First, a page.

- Verbal Discussion
- Written Warning
- Final Warning
If that goes well, then you can just state the date and a very brief description of the subject. For example, June 28th - tardiness. That is enough information. However, if the verbal discussion does not go well, then you have to make sure that you document the date and subject, but also add the reason the employee took exception to what was discussed. To be on the safe side send an email to Human Resources and/or your supervisor to alert others of how the employee received the verbal discussion if within a team environment.
The written warning lists exactly what was violated per employee handbook or job description. The critical element is to make sure it is clear in the documented form what specifically the employee can do to correct his or her behavior. Timelines are essential in this step. The employee should understand the seriousness of the document and should be given the opportunity to sign-off on it.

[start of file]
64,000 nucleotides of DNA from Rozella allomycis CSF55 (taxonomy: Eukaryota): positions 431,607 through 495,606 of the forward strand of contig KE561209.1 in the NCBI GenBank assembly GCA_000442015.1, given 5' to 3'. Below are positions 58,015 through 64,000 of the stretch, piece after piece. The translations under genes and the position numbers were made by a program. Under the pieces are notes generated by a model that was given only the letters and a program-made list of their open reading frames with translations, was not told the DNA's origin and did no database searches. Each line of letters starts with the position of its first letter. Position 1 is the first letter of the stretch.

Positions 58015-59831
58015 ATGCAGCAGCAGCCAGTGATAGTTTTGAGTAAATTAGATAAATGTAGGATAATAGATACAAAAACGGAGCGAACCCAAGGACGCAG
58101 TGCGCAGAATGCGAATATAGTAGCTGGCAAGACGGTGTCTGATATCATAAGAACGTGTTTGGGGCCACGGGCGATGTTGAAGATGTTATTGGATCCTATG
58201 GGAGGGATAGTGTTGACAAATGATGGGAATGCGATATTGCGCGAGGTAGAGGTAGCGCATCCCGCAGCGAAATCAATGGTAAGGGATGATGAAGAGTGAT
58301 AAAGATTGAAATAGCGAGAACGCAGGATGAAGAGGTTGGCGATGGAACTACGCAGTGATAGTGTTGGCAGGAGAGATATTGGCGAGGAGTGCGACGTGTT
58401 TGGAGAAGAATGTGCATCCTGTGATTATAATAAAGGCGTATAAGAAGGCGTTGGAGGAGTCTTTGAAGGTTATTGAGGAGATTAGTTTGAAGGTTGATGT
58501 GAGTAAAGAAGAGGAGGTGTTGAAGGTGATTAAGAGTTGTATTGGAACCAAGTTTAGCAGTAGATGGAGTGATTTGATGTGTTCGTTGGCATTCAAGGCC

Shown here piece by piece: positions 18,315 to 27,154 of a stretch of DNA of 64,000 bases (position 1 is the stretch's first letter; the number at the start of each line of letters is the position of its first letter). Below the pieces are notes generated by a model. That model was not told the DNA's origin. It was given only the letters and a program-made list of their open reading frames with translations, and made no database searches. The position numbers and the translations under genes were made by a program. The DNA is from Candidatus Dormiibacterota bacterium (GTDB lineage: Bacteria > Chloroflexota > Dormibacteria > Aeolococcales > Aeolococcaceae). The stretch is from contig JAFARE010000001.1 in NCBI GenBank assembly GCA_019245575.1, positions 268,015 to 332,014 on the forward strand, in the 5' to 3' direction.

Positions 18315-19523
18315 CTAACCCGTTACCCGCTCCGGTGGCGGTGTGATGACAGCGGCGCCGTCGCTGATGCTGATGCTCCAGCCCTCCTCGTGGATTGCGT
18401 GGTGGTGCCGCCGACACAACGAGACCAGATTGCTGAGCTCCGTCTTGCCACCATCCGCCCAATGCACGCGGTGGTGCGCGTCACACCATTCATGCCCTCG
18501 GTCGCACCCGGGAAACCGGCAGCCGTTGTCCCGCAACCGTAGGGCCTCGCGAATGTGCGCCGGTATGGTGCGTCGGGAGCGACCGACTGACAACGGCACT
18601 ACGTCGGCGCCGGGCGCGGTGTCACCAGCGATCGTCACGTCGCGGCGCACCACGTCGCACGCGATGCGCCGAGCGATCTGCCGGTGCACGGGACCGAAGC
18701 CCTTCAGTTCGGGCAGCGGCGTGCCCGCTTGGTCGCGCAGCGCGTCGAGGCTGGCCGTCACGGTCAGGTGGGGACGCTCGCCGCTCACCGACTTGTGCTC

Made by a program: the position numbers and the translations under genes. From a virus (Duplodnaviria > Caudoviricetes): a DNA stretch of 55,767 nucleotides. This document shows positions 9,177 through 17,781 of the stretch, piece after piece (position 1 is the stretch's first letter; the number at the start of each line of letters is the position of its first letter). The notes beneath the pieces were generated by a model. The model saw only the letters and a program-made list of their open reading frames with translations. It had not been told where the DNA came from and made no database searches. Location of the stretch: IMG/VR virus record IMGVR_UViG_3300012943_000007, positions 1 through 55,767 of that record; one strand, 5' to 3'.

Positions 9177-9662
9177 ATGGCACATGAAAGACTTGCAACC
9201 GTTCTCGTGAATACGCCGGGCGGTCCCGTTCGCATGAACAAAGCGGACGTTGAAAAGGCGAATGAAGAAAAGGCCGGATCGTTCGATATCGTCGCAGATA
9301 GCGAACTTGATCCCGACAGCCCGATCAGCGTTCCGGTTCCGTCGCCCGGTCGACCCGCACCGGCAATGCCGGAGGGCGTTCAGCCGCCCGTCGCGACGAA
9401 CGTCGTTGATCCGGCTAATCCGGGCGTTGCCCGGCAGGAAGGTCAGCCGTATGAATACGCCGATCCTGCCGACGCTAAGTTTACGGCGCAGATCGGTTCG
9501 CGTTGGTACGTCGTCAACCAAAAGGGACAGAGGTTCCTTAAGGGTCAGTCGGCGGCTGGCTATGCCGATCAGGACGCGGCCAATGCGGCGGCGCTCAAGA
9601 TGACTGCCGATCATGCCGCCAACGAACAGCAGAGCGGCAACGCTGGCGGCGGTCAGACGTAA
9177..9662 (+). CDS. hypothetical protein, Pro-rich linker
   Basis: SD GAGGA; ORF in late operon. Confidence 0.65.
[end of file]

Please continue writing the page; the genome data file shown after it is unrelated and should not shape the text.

When it comes to written documentation, the biggest question or concern I am asked or find myself explaining is the “what if the employee refuses to sign” issue.
Whether you are the employee or the supervisor, listen up! If an employee refuses to sign a written discipline it does not mean that the document is void. The way to avoid this situation, however, is to have a member of management witness the written warning and have them sign off as well. You do not bring in anyone that is of the same employee level nor do you bring in an employee with whom they have a problem. Develop a witnessing procedure for all written documentation. Human Resources could sit in, which would be a logical choice.
Terminations are very serious and not to be entered into lightly. If you are following progressive discipline, then you have to be willing to proceed with termination if necessary.
You hear so many things about terminations that just are unnecessary. The bottom line is if you make the decision to terminate, you do not have to make the employee feel bad. Be nice people! You are not there to ruin their lives or make it difficult for them to move forward.
You state the incident and note the previous forms of discipline administered, and that’s it. You answer all their questions and make sure you provide the employee with all the information they will need regarding their final pay (determined by state), and benefits if applicable. The decision is hard, but the term does not have to be unprofessional or indignant.
What do you think? Do you have questions or suggestions? Tweet me @CorporateMoxie or use the hashtag: #HRPolitics or #CorporateMoxie